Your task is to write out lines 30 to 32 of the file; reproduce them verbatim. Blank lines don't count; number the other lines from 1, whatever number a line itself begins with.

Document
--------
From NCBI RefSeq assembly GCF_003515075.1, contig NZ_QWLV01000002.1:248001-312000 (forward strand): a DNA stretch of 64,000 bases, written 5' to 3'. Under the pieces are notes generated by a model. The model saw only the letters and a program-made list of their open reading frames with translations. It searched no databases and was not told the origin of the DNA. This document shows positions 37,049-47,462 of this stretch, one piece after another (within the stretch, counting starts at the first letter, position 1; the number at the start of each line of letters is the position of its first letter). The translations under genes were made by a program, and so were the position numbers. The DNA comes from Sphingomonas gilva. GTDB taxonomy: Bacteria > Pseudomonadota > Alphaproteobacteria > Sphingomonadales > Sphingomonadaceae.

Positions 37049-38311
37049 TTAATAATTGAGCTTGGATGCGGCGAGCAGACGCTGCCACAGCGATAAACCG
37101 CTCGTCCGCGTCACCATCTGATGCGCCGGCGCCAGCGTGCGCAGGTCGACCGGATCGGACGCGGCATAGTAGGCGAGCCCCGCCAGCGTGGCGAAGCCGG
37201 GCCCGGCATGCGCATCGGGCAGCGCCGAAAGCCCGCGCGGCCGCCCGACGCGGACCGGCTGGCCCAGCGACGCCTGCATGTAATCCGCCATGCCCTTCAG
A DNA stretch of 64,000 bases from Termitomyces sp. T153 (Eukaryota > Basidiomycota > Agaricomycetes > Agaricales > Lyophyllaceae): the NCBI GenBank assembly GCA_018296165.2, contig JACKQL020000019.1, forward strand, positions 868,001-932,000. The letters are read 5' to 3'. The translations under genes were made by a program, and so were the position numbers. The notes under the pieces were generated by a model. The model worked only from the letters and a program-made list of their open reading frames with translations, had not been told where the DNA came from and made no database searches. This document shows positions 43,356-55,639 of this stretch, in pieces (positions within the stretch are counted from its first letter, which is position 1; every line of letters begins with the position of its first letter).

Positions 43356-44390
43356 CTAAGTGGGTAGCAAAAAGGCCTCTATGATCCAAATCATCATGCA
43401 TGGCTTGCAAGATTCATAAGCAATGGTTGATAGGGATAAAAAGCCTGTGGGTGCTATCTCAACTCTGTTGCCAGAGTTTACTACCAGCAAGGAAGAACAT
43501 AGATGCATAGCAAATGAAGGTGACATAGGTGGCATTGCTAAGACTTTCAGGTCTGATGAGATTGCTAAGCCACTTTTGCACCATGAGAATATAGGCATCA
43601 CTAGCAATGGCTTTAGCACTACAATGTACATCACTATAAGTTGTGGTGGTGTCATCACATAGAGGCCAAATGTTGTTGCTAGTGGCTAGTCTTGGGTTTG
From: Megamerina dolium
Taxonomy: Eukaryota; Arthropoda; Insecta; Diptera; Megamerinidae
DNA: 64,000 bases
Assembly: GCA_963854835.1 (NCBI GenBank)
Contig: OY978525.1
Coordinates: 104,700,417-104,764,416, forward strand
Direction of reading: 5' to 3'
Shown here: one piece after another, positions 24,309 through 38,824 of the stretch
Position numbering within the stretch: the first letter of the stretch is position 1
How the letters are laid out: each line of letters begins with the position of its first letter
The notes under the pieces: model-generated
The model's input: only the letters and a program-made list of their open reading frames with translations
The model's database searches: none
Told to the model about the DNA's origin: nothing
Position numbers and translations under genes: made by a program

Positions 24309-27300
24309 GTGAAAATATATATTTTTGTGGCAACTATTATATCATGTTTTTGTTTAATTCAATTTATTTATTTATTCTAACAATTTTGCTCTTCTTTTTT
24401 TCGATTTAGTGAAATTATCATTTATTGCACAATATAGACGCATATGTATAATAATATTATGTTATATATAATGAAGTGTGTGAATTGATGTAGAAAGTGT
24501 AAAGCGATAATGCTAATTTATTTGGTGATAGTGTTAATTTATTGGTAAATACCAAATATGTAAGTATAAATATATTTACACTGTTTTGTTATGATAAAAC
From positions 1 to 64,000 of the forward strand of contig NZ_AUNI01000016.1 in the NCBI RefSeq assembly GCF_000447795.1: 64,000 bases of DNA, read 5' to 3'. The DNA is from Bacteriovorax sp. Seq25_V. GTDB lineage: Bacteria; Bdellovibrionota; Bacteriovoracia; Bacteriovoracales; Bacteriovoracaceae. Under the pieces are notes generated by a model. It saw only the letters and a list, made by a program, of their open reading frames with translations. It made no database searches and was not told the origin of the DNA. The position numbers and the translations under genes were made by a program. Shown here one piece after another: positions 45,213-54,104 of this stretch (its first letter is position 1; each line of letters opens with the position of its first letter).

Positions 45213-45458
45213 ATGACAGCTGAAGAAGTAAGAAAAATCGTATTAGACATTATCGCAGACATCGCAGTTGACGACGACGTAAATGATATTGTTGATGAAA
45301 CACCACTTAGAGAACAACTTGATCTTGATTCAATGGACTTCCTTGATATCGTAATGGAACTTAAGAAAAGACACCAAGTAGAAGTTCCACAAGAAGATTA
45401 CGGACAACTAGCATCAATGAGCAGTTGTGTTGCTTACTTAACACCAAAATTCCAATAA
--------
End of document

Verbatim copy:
24501 AAAGCGATAATGCTAATTTATTTGGTGATAGTGTTAATTTATTGGTAAATACCAAATATGTAAGTATAAATATATTTACACTGTTTTGTTATGATAAAAC
From positions 1 to 64,000 of the forward strand of contig NZ_AUNI01000016.1 in the NCBI RefSeq assembly GCF_000447795.1: 64,000 bases of DNA, read 5' to 3'. The DNA is from Bacteriovorax sp. Seq25_V. GTDB lineage: Bacteria; Bdellovibrionota; Bacteriovoracia; Bacteriovoracales; Bacteriovoracaceae. Under the pieces are notes generated by a model. It saw only the letters and a list, made by a program, of their open reading frames with translations. It made no database searches and was not told the origin of the DNA. The position numbers and the translations under genes were made by a program. Shown here one piece after another: positions 45,213-54,104 of this stretch (its first letter is position 1; each line of letters opens with the position of its first letter).

Positions 45213-45458